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Question for employers: would you work for you?

07 December 2023

WorkSafe’s new young worker campaign aims to increase awareness of the challenges young workers face and highlight employers’ responsibilities to ensure their safety.

Would you work for you?

Young workers are particularly vulnerable due to their inexperience and reluctance to speak up if something is wrong or they don’t understand a task or instruction.

The campaign reminds employers that they must make sure young workers have the training and guidance to stay safe at work.

Since 2018, 19 workers aged 15 to 24 have died as a result of workplace incidents, while 2,240 young workers have been injured seriously enough to lodge a WorkCover claim since the start of this year.

 

“Employers have a duty to keep young workers safe while they learn in their jobs and develop their skills. We’re asking employers to put themselves in a young workers’ shoes and ask the question: Would you work for you?”  – Danny Pearson Minister for WorkSafe and the TAC

 

Construction, manufacturing, accommodation and food services, and health care and social assistance had the highest amount of claims. The most common causes of injuries were being hit by moving objects, body stressing, and falls, trips and slips.

Employers who put the safety of young workers at risk because they fail to provide a safe workplace, including safe systems and appropriate information, instruction, and supervision, can face criminal charges.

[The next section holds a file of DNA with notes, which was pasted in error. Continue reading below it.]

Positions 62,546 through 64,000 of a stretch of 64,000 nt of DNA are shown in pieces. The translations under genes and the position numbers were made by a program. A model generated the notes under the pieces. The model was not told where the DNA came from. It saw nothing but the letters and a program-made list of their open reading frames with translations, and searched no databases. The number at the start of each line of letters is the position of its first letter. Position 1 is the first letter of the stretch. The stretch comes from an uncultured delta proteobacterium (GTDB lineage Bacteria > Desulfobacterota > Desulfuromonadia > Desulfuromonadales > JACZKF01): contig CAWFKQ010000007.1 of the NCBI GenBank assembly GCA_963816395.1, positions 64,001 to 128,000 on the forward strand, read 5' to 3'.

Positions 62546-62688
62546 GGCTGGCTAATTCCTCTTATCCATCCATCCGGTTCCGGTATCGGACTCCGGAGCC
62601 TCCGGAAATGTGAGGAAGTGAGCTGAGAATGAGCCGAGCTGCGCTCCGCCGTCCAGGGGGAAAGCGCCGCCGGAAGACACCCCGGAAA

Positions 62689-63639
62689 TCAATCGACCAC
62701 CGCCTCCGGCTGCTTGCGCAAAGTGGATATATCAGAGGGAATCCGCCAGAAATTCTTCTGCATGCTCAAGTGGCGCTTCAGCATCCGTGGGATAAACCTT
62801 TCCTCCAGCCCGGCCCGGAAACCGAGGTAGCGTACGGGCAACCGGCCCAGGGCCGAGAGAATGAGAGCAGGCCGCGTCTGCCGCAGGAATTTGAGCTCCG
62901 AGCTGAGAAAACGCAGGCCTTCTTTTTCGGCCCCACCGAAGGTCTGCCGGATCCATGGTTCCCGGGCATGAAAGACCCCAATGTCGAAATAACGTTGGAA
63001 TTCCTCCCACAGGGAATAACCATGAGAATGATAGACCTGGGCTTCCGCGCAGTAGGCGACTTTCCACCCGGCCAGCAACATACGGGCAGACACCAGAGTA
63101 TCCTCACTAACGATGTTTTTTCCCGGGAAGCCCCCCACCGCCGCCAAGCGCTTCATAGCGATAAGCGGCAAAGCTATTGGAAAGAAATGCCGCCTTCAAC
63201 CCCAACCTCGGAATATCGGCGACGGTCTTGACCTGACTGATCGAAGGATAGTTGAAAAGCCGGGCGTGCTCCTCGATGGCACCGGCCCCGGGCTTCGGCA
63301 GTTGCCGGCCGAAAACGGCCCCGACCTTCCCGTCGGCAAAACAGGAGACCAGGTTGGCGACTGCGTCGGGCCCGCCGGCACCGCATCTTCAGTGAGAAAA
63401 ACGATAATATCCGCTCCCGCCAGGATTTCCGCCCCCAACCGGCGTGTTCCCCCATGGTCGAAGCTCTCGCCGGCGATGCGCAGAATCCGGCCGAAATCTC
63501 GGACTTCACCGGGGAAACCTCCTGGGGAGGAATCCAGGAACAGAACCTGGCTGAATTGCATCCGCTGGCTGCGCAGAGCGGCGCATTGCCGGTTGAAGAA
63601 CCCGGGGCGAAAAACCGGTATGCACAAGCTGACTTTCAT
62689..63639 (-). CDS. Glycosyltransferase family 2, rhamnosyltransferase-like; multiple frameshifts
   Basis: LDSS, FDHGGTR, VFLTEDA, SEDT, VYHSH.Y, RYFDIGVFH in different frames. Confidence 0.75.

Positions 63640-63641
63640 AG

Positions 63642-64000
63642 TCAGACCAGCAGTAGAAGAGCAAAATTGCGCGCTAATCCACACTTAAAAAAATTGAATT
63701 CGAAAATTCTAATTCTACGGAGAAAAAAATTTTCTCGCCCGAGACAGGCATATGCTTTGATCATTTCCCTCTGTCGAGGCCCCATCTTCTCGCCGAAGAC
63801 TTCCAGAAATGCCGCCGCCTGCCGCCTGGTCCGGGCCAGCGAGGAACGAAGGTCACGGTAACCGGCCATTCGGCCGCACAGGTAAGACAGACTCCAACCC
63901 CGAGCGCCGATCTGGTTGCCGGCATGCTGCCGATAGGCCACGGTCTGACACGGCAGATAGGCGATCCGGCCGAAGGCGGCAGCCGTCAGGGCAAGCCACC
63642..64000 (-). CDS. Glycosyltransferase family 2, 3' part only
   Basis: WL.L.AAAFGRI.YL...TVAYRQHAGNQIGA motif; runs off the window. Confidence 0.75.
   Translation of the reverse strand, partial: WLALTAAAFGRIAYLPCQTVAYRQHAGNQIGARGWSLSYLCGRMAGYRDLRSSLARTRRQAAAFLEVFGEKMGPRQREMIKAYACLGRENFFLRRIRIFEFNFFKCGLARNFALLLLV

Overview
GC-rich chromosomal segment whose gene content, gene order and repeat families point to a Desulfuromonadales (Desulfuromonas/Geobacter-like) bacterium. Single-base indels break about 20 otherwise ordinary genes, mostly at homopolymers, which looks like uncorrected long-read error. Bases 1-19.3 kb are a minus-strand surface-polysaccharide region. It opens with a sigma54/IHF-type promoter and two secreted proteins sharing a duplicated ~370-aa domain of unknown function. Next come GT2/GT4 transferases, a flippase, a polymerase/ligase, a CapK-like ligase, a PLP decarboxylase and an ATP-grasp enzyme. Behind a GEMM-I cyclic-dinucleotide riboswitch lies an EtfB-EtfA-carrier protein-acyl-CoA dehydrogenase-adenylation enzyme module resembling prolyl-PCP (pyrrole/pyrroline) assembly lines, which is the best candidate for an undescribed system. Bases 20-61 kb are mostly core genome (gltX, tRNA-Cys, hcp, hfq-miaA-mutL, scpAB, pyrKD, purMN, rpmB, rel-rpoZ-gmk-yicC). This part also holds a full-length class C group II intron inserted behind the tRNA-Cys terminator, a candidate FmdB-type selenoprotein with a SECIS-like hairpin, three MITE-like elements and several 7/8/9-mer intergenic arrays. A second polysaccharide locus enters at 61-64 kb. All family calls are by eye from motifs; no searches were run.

Since 2022 WorkSafe has completed 13 successful prosecutions for safety incidents involving apprentices – including a component manufacturer and its director fined $2.2 million last month after a 20-year-old apprentice sustained life-changing head injuries when he was struck by a pipe being threaded on a lathe at a Gippsland factory.

The prosecutions also include cases where young apprentices were injured after being left to work unsupervised.

In August, an electrical company was ordered to pay $25,000 after a young apprentice suffered third degree burns to his hand when was left alone to fit off a junction box underneath a house.

In August last year, a mechanic was ordered to pay $26,000 after instructing two apprentices to drill holes in a vehicle fuel tank to drain it, then leaving them unsupervised, leading to a fire that caused burns to both workers.

 

“Sadly, we still see cases where young workers suffer terrible injuries, so we’re asking employers to stop and think about the crucial role that they play in keeping young workers safe.”  – Narelle Beer WorkSafe Executive Director Health and Safety

 

The “Would you work for you?” campaign will run across print, radio, online and socials, including translations in 10 languages. For more information about safety for young workers search “WorkSafe Young Workers”.

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